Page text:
At the end, the minimum structure line width on the mask which is actually produced after the production of the resist structure is greater than that calculated from (1), for a number of reasons. First, the resist layer has a finite thickness, so that the imaging blurs slightly; furthermore, the developer acts isotropically, so that the resist is also removed in the lateral direction during the development of the resist layer. The minimum structure line width on the mask that is required for the production of a resist layer structure on a semiconductor substrate therefore depends on many parameters and is determined individually for each patterning process.

The mask contains e.g. an unpatterned quartz glass substrate that is light-transmissive even in the UV region and on which a thin opaque layer, usually made of black chromium, is applied. The black chromium layer produces, together with the transmissive regions, the mask structure that is imaged onto the resist layer. In this case, the black chromium layer produces the darkened regions on the resist layer, while the light-transmissive region produces the exposed regions on the resist. If the resist is positive, then the resist becomes soft in the exposed regions and is removed by the development step. If the resist is negative, then the resist remains hard in the exposed regions, so that the non-exposed regions are removed during development. For a dimensionally accurate structure transfer, it is furthermore important to ensure a homogeneous exposure dose over the region to be exposed.

Various effects can contribute to impairing the dimensional fidelity. First, the finite resist contrast γ, which is a measure of the resist removal gradient, causes rounding of originally cornered mask structures. Furthermore, interference effects, diffraction effects and scattered light which arise at structure elements of the mask, the resist layer and/or the prepatterned substrate surface can result in the effective exposure dose not being homogeneous in the resist layer regions.

SUMMARY OF THE INVENTION

It is accordingly an object of the invention to provide a photolithographic mask which overcomes the above-mentioned disadvantages of the prior art devices of this general type, which reduces or completely avoids the problems described and which is able, in particular, to transfer both densely packed structures and isolated structures into the photoresist layer with a high resolution and high process window.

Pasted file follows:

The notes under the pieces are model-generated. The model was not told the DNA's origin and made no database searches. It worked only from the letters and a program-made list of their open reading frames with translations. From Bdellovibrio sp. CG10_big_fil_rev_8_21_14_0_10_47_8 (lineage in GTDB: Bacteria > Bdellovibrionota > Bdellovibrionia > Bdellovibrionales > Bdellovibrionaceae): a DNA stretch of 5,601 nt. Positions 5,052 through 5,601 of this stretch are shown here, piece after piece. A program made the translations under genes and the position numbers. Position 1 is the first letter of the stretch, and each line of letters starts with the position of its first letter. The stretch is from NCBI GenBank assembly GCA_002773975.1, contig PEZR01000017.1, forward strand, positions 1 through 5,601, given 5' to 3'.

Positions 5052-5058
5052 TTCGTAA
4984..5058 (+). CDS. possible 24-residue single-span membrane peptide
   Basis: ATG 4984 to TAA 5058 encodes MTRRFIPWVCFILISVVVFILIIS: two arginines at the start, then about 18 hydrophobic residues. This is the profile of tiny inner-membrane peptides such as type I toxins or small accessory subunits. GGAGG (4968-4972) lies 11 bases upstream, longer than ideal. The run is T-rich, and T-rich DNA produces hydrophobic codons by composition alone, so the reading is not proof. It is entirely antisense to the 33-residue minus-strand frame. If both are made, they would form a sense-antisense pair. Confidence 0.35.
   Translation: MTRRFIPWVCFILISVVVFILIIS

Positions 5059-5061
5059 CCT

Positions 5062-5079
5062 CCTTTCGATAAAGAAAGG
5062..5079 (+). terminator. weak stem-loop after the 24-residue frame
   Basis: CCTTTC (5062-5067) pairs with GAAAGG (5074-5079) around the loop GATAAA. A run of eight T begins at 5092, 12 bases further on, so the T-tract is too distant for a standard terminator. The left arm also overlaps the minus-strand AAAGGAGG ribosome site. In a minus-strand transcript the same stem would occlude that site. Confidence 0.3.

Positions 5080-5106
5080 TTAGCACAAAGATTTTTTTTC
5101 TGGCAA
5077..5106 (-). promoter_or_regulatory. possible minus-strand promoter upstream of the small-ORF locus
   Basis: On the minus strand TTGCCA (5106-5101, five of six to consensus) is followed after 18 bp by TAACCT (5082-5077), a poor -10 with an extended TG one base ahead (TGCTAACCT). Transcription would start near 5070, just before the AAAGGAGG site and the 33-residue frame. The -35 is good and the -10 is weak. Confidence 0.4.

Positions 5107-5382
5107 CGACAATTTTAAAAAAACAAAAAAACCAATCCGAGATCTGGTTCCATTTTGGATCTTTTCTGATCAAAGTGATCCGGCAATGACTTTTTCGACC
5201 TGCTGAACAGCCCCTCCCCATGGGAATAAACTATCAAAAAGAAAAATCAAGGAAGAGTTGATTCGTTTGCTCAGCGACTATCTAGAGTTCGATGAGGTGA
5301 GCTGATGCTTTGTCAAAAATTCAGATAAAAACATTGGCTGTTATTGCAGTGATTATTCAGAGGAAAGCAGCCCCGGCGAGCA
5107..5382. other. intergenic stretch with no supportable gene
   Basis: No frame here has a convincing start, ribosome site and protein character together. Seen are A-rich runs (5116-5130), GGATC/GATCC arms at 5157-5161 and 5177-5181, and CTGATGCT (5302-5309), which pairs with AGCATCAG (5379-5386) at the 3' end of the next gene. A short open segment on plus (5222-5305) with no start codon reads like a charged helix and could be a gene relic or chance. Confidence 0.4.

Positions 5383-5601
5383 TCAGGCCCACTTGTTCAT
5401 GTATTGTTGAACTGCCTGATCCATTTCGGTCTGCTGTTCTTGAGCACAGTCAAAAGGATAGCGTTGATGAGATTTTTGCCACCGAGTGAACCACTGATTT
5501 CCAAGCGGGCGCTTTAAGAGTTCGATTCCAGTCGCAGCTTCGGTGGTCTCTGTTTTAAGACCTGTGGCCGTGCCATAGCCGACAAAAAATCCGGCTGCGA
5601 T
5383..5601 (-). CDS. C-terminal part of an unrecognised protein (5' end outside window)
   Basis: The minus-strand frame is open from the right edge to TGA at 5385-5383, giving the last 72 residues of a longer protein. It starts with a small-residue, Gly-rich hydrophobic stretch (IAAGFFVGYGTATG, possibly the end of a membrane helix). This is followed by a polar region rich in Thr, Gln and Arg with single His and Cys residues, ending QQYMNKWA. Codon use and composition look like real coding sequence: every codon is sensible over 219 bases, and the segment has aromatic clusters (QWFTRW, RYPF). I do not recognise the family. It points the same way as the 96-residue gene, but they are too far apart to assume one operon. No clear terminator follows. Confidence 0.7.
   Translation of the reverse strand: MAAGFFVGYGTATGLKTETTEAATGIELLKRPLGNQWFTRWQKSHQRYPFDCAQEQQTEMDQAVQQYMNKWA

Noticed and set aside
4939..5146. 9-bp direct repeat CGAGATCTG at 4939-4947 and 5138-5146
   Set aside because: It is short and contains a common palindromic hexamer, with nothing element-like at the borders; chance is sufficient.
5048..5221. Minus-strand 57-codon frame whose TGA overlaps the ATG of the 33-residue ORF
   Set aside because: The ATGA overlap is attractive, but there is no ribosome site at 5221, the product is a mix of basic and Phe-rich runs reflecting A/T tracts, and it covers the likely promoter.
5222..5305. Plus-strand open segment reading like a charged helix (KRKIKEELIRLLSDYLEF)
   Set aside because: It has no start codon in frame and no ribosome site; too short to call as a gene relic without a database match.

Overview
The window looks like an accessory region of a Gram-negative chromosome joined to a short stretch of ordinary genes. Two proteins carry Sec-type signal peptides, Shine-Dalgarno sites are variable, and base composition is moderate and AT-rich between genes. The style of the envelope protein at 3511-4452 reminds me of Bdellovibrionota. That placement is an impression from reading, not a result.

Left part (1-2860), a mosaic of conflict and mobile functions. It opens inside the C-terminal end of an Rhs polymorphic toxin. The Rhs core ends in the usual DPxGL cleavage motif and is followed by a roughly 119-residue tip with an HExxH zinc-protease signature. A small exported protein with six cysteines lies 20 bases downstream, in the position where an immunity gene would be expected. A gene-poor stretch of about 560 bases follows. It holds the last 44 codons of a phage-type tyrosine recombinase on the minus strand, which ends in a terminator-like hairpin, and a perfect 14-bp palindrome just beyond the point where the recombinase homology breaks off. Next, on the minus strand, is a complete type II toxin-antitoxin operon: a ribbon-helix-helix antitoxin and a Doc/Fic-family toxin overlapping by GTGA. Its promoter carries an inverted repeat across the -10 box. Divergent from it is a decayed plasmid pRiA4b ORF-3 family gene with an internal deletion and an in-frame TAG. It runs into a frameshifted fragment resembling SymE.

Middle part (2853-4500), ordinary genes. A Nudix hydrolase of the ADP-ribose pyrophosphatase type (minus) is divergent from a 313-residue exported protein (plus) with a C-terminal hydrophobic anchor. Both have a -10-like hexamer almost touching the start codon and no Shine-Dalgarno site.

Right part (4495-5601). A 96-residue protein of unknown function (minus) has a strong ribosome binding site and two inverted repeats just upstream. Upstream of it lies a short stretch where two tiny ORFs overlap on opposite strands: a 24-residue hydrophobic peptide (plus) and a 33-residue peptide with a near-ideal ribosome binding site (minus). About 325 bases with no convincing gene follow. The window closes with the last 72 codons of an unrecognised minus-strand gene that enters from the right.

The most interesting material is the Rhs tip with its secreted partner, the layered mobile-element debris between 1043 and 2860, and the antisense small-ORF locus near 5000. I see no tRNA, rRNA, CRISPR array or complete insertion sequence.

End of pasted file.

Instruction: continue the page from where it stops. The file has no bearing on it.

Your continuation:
With the foregoing and other objects in view there is provided, in accordance with the invention, a photolithographic mask. The mask contains at least one radiation-transmissive substrate, and at least one layer for shifting a phase of radiation. The layer is disposed on the radiation-transmissive substrate and has openings formed therein for shifting the phase of the radiation. The openings are formed such that a phase difference is in each case produced upon the radiation passing through adjacent ones of the openings.

The photolithographic mask according to the invention is based on a combination of a half-tone phase mask and an alternating phase mask such that when the radiation passes through some of the openings, a phase difference is in each case produced between adjacent openings, and the surroundings of the openings are partly transmissive and shift the phase of the radiation. In the context of the present application, two openings are designated as adjacent if substantial interference effects occur in the case of the radiation that passes through the two openings. These are similar to those of a conventional alternating phase shift mask (PSM), so that the resolution is doubled compared with a chrome-on-glass (COG) mask. Moreover, with the same mask, it is possible to image isolated or half-isolated mask gaps with the half-tone absorber; small phase assist structures are not necessary. Consequently, the advantages of alternating phase masks and half-tone phase masks can be realized on one mask and, accordingly, significantly enlarged process windows for the actual lithography process result with the photolithographic mask according to the invention. In particular, these advantages can be obtained with only one absorber material.